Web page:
An arbitration implies a difference, a dispute, and involves ordinarily a hearing and all thereby implied. The right to notice of hearings, to produce evidence and cross-examine that produced, is implied when the matter to be decided is one of dispute and difference. But when, as here, the parties had agreed that one should sell and the other buy a specific thing, and the price should be a valuation fixed by persons agreed upon, it cannot be said that there was any dispute or difference. Such an arrangement precludes or prevents difference, and is not intended to settle any which has arisen. This seems to be the distinction between an arbitration and an appraisement, though the first term is often used when the other is more appropriate.

It is true that there is some ambiguity in the language of the 1962 ordinance here involved with respect to whether "arbitration" or "appraisement" was contemplated. It speaks of "appraisers," "two arbitrators," and twice refers to "Board of Appraisers." In Annotation, "Arbitration to Fix Price or Damages," 157 A.L.R. 1286 (1945), the general rule of construction of contracts for the proposed purchase or sale of property is said to be: if all differences between the parties have been resolved and all matters adjusted except the price to be paid, the selection of a third person or persons to determine the price, in the absence of indications to the contrary, is held to contemplate a reliance on the individual judgment of such person or persons, particularly if they are selected because of their special knowledge of the subject matter, and so creates duties ministerial in nature as distinguished from judicial, and indicates an act of "appraisal" rather than "arbitration."

We conclude that the ordinance here, directing the selection of "competent" appraisers is to be construed as an act of "appraisement" rather than "arbitration." The order of the trial court directing that the Authority has the right to select one "arbitrator" of its choice, holding that Rosen is a "qualified arbitrator to serve in the arbitration proceedings herein" and that he and Fellows be directed to select a third "arbitrator" to complete the makeup of the "Board of Arbitrators," is reversed.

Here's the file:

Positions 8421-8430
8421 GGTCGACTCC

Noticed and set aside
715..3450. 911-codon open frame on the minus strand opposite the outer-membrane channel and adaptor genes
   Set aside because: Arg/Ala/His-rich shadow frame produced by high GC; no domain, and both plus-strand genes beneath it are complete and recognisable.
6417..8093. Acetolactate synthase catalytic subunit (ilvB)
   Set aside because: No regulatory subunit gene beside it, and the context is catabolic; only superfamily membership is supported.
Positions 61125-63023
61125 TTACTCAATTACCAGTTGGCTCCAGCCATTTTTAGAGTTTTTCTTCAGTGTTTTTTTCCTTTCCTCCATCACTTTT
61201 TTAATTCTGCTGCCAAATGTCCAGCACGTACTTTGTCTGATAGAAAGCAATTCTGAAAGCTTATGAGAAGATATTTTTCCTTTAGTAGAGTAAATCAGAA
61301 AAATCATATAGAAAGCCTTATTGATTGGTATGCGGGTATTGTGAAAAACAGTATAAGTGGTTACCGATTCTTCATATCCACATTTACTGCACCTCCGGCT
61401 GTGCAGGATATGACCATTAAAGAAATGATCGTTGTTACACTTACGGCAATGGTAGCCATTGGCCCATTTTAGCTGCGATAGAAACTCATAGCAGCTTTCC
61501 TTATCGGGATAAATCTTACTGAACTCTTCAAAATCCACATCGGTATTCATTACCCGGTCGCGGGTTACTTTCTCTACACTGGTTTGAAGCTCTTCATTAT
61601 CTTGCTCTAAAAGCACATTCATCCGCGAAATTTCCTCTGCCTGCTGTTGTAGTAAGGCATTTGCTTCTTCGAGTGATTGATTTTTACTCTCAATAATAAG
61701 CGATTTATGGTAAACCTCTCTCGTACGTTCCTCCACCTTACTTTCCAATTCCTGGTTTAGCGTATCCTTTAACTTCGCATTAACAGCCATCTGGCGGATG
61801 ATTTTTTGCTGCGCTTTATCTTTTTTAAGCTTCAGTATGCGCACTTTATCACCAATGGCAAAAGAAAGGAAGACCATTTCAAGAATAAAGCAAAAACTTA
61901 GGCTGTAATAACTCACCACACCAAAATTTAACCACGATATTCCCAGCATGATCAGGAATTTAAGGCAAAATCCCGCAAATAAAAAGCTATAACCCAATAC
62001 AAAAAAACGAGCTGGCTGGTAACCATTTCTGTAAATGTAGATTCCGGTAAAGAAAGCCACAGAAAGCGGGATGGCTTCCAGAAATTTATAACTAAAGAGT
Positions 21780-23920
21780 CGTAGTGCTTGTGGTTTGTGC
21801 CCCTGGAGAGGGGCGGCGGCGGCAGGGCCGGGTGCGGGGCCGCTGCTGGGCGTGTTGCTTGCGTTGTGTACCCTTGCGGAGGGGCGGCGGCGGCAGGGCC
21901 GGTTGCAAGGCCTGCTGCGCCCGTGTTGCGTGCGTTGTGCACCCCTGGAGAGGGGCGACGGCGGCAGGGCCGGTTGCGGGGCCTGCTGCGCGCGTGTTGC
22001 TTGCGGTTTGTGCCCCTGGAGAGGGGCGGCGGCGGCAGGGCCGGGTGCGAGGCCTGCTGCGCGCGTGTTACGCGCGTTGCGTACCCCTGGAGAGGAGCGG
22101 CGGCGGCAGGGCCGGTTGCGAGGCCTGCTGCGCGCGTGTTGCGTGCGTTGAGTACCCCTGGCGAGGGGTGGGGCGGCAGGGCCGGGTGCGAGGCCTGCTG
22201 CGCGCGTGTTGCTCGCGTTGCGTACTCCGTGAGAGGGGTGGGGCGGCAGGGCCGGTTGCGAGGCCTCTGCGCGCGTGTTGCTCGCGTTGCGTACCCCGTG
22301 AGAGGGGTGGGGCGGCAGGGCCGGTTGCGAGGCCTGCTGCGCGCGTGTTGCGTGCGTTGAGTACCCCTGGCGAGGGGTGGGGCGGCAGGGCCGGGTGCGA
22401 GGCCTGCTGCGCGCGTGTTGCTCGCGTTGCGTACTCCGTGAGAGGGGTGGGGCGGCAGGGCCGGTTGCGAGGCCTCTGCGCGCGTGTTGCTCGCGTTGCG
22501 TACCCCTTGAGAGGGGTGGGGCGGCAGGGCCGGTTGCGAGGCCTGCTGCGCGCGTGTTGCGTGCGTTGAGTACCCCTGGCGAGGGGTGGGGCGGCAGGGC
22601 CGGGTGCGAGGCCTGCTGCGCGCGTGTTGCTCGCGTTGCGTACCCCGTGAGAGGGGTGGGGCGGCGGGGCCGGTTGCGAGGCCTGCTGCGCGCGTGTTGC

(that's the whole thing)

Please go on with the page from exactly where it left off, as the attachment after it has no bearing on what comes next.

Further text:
It is ordered:

(1) The Authority had the right to exercise the option under the 1962 ordinance and the Law Division's order of October 15, 1973 to that effect and dismissing count I in case 1829 is affirmed.

(2) The order of October 15, 1973, insofar as it provided that Rosen is a "qualified arbitrator" and dismissing count II in case 1829, is reversed. We make no ruling as to Rosen's qualification in the event that he is hereafter appointed as an "appraiser."

(3) The orders of October 15, 1973 and January 16, 1974, insofar as they hold that the valuation proceedings contemplated by the 1962 ordinance were to be "arbitration" proceedings, and directing that three arbitrators be appointed and that they proceed to evaluate the water company's assets, are reversed, and it is ordered that three qualified appraisers be appointed to conduct an "appraisement" of the assets pursuant to the ordinance. Accordingly, the said orders, insofar as they deny the motion of the water company to dismiss the complaint in Case 2085, are reversed and the complaint therein is dismissed.

(4) The order of the Law Division in case 11181, entered on February 8, 1974, in refusing "at this time" to declare that the township would be liable for the purchase price of the water company's assets is affirmed.

(5) The action3 of the Law Division in refusing to determine "at this time" that the Authority would be liable for the purchase price of the assets is reversed and it is adjudged that it would be so liable pursuant to the terms of the 1962 Ordinance.

(6) Cases 1829 and 11181 are remanded to the Law Division for proceedings in accordance with the views expressed herein.

We do not retain jurisdiction.


1. The distinction between Township and Authority creates an issue in this case.
2. As will be seen, whether an "arbitrator" or "appraiser" was to be appointed is another pivotal issue.
3. It appears that no formal order to this effect was entered, but the court's oral determination evinces this intent.


1000 Characters Remaining reserves the right to edit or remove comments but is under no obligation to do so, or to explain individual moderation decisions.

User Comments

Listed below are the cases that are cited in this Featured Case. Click the citation to see the full text of the cited case. Citations are also linked in the body of the Featured Case.

Cited Cases

  • No Cases Found

Listed below are those cases in which this Featured Case is cited. Click on the case name to see the full text of the citing case.

Citing Cases